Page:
Olive Kitteridge by Elizabeth Strout. Published in 2008.
Synopsis: Set in the small town of Crosby, Maine, this collection of inter-connected short stories has one thing in common: the complex character of Olive Kitteridge, a retired math teacher. While the stories do not all have a happy ending, Olive Kitteridge explores human relationships and a breadth of human emotions – at times humorous, at time wanting to make you cry.
About the Author: Elizabeth Strout is also the author of bestseller Abide with Me and the award-winning Amy and Isabelle. Olive Kitteridge won the 2009 Pulitzer Prize for Fiction. Raised in Maine, Strout has a law degree from Syracuse University. She is currently on the faculty of the MFA program at Queens University of Charlotte in North Carolina and divides her time between New York and Maine.
My Initial Reactions to the Book
Overall, I thoroughly enjoyed this book and found it relatively easy to get through, despite the reality that many of the stories have a somewhat-heavy-hearted story line. For example, some of the more heavy topics include: suicide, eating disorders, being held hostage, arson, loneliness. Death is a prominent theme in over half the stories. Despite this list, I didn’t find the collection of stories overly depressing. It’s more about the human experience, about relationships, and about how we manage to persevere despite all of the difficult circumstances that go on around us.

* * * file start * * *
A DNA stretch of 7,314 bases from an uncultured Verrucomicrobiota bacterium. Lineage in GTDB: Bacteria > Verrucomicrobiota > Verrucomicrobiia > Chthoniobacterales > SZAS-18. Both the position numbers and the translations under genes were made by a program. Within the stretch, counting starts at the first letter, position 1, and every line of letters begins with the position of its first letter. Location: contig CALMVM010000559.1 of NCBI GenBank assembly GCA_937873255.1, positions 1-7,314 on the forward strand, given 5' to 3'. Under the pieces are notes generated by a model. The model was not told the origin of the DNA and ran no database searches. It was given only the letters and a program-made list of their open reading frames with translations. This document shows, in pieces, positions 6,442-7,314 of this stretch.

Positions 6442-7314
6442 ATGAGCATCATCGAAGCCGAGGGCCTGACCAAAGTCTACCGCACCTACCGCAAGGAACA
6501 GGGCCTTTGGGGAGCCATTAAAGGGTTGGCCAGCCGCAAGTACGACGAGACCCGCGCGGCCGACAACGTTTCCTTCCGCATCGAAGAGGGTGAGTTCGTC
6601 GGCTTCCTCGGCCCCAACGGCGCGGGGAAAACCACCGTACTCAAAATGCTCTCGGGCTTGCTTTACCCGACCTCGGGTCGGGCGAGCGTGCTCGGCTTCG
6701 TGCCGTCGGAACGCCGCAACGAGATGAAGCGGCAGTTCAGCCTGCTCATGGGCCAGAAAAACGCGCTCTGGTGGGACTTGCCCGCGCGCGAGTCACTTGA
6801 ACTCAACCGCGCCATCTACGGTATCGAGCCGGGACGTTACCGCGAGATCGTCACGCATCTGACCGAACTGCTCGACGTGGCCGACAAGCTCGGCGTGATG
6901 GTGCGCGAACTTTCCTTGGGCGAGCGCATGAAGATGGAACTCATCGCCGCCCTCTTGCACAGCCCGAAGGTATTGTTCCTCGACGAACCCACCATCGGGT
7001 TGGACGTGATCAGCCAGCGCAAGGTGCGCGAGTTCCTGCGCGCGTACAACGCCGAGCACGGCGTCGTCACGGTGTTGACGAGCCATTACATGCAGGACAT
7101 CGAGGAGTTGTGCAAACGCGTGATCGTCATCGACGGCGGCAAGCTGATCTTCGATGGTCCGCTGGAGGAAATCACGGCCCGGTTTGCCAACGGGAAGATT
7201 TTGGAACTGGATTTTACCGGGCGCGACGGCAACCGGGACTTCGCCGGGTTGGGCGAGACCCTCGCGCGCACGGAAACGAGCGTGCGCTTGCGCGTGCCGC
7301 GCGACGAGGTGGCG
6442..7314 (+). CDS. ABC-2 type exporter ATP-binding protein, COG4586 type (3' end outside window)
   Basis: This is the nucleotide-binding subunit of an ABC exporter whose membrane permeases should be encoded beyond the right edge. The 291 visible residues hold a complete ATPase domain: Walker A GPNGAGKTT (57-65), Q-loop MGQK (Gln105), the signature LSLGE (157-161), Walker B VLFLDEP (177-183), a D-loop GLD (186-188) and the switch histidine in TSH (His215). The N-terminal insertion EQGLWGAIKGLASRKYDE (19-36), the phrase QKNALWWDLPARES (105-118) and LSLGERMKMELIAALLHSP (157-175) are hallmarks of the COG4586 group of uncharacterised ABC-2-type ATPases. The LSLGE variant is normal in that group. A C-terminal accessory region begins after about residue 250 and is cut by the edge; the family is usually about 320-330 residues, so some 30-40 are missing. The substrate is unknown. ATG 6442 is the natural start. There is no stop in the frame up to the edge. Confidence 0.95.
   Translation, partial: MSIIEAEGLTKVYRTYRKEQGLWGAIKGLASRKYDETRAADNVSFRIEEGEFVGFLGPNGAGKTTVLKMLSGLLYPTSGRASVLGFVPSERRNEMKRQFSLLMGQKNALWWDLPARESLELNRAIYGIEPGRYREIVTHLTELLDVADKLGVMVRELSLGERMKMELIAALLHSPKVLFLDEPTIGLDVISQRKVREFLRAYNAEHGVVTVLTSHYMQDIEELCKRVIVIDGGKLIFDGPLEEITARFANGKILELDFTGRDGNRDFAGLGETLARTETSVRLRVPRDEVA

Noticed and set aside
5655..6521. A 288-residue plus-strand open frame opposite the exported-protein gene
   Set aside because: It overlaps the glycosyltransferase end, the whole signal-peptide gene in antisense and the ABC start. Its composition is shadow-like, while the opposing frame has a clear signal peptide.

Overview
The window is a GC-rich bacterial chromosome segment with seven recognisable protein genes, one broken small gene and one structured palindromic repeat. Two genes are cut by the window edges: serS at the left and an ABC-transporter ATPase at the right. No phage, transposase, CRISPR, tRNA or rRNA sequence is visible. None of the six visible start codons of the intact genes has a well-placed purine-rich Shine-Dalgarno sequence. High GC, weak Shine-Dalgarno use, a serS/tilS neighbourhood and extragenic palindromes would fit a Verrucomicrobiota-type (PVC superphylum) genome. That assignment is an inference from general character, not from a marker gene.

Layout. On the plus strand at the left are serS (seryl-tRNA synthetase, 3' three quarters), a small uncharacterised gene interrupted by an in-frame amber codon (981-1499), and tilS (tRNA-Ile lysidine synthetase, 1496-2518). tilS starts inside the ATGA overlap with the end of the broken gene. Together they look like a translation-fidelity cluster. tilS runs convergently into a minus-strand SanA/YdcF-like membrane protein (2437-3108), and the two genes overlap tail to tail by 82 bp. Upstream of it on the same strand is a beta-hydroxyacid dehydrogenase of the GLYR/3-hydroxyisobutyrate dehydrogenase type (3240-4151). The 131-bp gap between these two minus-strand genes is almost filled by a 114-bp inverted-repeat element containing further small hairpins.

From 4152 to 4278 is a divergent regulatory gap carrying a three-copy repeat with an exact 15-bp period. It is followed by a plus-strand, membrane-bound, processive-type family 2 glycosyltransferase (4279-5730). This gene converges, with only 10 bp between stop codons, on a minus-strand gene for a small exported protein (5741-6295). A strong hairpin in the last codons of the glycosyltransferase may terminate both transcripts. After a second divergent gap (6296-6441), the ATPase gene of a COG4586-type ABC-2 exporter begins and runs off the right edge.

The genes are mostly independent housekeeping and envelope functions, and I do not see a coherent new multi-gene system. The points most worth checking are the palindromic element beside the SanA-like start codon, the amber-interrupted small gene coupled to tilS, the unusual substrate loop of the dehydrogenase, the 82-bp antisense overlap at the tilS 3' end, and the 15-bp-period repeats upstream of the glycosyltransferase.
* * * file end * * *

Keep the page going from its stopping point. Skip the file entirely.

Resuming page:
I found Olive to be a likeable character despite all of her flaws. Though there are people in her community who don’t like her, who fear her, or who call her the c-word, many of the stories show how, deep-down, she is a person who truly cares. Some of her more remarkable feats are the intervention with Nina who is starving to death, the intervention with Kevin right before he almost killed himself, reaching out to Marlene after her husband died. Then there are her funny shenanigins, which in a way I admire – vandalizing her daughter-in-law’s closet so she begins to think she’s not really perfect, standing up to airport security for making her take her shoes off.
I would say my two favorite stories in the collection are ‘A Little Burst,’ because of the humor in Olive standing up to her daughter-in-law after she overhears her speaking ill of her, and ‘Criminal,’ because the main character is so quintessentially normal and plain, yet overwhelmingly disturbing.
What about you? Did you have a favorite story within the collection? Did you find Olive to be a likeable character? Did you find the collection to be depressing or uplifting or a little of both? Please share your thoughts in the comments section below.
Next up for discussion will be another Pulitzer Prize Winner, March by Geraldine Brooks. Discussion begins March 21st.